- The White House lied about the cause of Benghazi. They knowingly, willingly, and falsely claimed the attacks arose because of “spontaneous” anger about an unknown video. The purpose of this ruse was to deflect potential criticism of the president arising shortly before the election. The handling of Benghazi itself was due to either ignorance or incompetence. This is less troublesome than the deception.
- The IRS systematically and over a long period of time, and with the eventual knowledge of or by the explicit direction of the White House, illegally and immorally targeted individuals and groups because these people were in political opposition to the Democrat party. It will interesting to discover just how many fines and taxes were incorrectly assessed and how many applications for tax-exempt status were wrongly denied.
- The administration knowingly, willingly, and falsely accused a reporter of treason, a crime punishable by death. They lied to trick, or to allow cover for, a judge to issue a warrant which let the White House rifle through the reporter’s personal communications (reportedly even his parents’ phone calls). They did this because the reporter and the company which employs him was not friendly to the Democrat party. It will be interesting to discover what the White House made of the purloined communications.
- The administration used similar excuses (i.e. “National security”) to bug the AP, and even Gallup after that company had the temerity to release a poll which showed the President trailing his opponent.
- The administration dispatched the HHS secretary to shake down health care businesses, requesting they voluntarily fund a project that was denied funds by Congress. The HHS is writing the regulations which govern these businesses, regulations which necessarily must increase under Obamacare.
- The HHS mandated that employers, just because they are employers and for no other reason, must pay for their employees conception prevention medication and devices and for abortifacients in case these should fail. That this violates the religious practices of Muslims, Christians, (some) Jews, and others was ignored because it was discovered that the responsibility of employers to pay trumps the Constitution.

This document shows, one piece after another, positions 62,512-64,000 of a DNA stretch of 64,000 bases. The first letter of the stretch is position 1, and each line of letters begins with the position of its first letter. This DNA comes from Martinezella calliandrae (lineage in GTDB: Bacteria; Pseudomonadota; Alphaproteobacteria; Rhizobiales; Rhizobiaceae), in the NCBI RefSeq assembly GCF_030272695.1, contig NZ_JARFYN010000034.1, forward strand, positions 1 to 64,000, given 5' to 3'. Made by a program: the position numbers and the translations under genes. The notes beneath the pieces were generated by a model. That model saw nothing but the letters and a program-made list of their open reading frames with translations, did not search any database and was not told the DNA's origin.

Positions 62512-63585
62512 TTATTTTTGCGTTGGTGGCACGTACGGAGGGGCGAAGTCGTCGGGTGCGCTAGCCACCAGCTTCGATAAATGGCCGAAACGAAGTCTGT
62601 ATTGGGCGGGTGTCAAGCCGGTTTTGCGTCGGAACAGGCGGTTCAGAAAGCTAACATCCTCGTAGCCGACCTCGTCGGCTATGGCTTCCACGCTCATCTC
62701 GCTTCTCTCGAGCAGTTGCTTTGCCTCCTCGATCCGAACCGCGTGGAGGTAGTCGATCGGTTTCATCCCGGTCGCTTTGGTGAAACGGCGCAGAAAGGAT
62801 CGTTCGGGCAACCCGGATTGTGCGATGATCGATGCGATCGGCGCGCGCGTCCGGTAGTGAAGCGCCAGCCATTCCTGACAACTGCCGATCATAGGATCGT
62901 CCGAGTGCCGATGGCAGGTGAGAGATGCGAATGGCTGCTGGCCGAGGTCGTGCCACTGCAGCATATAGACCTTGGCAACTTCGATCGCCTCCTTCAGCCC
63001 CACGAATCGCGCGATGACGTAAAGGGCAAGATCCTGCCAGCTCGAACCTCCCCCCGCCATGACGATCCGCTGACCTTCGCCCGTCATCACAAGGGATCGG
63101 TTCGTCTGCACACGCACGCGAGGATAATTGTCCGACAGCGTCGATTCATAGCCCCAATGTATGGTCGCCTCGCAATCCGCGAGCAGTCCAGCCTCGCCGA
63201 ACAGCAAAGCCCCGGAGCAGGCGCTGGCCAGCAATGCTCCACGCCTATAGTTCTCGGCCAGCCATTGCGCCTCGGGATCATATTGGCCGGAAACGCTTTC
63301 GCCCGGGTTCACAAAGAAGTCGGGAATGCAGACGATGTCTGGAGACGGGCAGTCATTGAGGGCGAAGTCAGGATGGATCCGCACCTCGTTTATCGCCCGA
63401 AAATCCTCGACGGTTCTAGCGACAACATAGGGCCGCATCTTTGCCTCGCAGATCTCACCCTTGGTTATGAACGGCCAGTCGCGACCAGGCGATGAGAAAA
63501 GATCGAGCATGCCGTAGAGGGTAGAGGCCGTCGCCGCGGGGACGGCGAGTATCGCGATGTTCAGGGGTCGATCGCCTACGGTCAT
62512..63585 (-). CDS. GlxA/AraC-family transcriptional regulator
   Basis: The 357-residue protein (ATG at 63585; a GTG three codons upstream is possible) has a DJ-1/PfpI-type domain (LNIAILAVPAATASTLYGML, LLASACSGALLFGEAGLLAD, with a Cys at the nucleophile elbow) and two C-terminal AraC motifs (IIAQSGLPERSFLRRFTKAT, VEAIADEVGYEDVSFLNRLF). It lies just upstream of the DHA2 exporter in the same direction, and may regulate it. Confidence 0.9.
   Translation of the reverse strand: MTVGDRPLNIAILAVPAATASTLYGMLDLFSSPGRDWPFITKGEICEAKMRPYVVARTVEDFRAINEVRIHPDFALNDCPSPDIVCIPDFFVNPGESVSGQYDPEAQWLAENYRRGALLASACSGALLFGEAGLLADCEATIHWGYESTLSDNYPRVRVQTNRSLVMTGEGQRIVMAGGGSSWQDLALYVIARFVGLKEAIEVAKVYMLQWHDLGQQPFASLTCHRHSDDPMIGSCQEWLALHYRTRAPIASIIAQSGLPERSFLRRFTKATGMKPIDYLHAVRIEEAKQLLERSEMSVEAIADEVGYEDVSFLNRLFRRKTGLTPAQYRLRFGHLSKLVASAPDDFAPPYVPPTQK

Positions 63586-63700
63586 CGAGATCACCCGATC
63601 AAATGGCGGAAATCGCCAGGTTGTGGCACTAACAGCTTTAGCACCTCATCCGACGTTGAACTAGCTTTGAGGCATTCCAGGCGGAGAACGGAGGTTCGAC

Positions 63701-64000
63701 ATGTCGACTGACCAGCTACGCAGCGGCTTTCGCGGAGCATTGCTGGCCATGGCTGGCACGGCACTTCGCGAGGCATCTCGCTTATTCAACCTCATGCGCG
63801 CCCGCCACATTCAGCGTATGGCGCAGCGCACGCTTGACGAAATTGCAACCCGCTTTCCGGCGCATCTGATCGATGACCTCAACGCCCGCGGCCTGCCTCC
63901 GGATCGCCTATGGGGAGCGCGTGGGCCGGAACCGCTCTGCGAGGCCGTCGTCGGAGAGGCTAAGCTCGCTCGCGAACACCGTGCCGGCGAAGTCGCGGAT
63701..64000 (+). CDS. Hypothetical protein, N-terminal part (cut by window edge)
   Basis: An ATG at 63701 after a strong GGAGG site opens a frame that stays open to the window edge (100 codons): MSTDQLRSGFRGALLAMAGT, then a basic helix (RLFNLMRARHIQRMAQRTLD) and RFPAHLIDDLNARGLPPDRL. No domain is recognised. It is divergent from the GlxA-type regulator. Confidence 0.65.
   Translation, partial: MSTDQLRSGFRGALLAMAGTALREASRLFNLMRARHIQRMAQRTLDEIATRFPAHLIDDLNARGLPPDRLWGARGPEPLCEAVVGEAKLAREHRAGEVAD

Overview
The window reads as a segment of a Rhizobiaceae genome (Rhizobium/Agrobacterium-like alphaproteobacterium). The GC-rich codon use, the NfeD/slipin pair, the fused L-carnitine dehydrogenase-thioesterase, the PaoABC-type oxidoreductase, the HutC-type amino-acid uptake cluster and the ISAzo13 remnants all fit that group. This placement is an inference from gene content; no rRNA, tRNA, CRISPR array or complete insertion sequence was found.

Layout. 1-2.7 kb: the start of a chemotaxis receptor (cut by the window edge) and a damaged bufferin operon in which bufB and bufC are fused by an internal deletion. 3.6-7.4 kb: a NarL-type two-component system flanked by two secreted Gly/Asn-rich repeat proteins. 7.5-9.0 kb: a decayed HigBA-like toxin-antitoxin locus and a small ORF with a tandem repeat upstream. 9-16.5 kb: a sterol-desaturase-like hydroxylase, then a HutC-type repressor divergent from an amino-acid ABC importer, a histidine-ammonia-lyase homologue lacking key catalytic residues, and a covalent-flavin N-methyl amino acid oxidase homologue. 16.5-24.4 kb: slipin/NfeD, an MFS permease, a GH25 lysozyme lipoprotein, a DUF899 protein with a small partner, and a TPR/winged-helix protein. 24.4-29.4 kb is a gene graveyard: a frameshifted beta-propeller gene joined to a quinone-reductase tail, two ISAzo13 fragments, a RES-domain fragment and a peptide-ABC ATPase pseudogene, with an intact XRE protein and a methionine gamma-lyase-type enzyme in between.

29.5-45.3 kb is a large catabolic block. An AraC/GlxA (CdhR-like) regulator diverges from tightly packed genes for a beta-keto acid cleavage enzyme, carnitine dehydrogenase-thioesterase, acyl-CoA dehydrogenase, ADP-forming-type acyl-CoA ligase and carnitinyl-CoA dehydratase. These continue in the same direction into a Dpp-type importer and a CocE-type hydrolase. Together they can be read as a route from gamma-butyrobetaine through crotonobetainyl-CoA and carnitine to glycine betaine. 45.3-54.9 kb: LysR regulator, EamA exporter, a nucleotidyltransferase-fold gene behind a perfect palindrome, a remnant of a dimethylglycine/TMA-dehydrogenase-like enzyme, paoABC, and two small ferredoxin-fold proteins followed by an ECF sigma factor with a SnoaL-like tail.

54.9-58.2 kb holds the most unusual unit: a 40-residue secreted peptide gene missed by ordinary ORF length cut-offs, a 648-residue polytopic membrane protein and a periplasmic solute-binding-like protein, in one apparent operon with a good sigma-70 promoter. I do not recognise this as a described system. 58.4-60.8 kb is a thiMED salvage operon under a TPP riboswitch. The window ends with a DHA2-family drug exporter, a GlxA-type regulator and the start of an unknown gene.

- The President routinely and systematically uses language which does not imply but directly accuses any who disagree with him of being not just wrong but evil. He has, more than once, urged citizens to report (rat out) neighbors who are not friendly to the Democrat party. He used government funds (i.e. your money) to set up an apparatus to collect this information.
- The administration knowingly and willingly released weapons such that they would end up in the hands of citizens of another country, hoping these weapons would be used for crimes and for murder. A clear case of entrapment, to say the least. One such weapon was used to kill an American citizen. The official who ordered this Fast and Furious campaign was held in contempt by Congress. The official ignored this charge. It will interesting to see why Mexico never declared war on the USA.
- The administration, at least the EPA, systematically and willfully covered up information, denying access to Congress and to the press, using the subterfuge of fictitious names and false email accounts.
- The administration, via the Department of Homeland Security, systematically tracks, stores, and analyzes communications of this country’s citizens. Its 2009 report warned of “rightwing” “chatter” about the economy.
An interesting test of an individual’s Ideology Quotient is the number and intensity of excuses offered in mitigation of these activities. The more the person espouses that the (utopian) ends justify the (brutal) means, the higher the IQ.
Here is a tell-tale. It is not an argument, in an answer to any of these crimes or behaviors, to say that another also committed them. That is, it is a fallacy to say that because the President lied about the causes of Benghazi that other presidents lied, therefore there is no lie.
Another fallacy: the President didn’t know, therefore there is no crime or immoral behavior. Accepting that the President did not know about his employee’s behavior is not an excuse for that behavior. If no one is looking, a crime is still a crime. This fallacy also backfires, because if we do accept the President’s self-proclaimed ignorance of his subordinates’ activities, then he is guilt of incompetence.
David Axelrod funnily anticipated this last argument and sought to head it off by claiming the government is now so “massive” that no president can oversee it.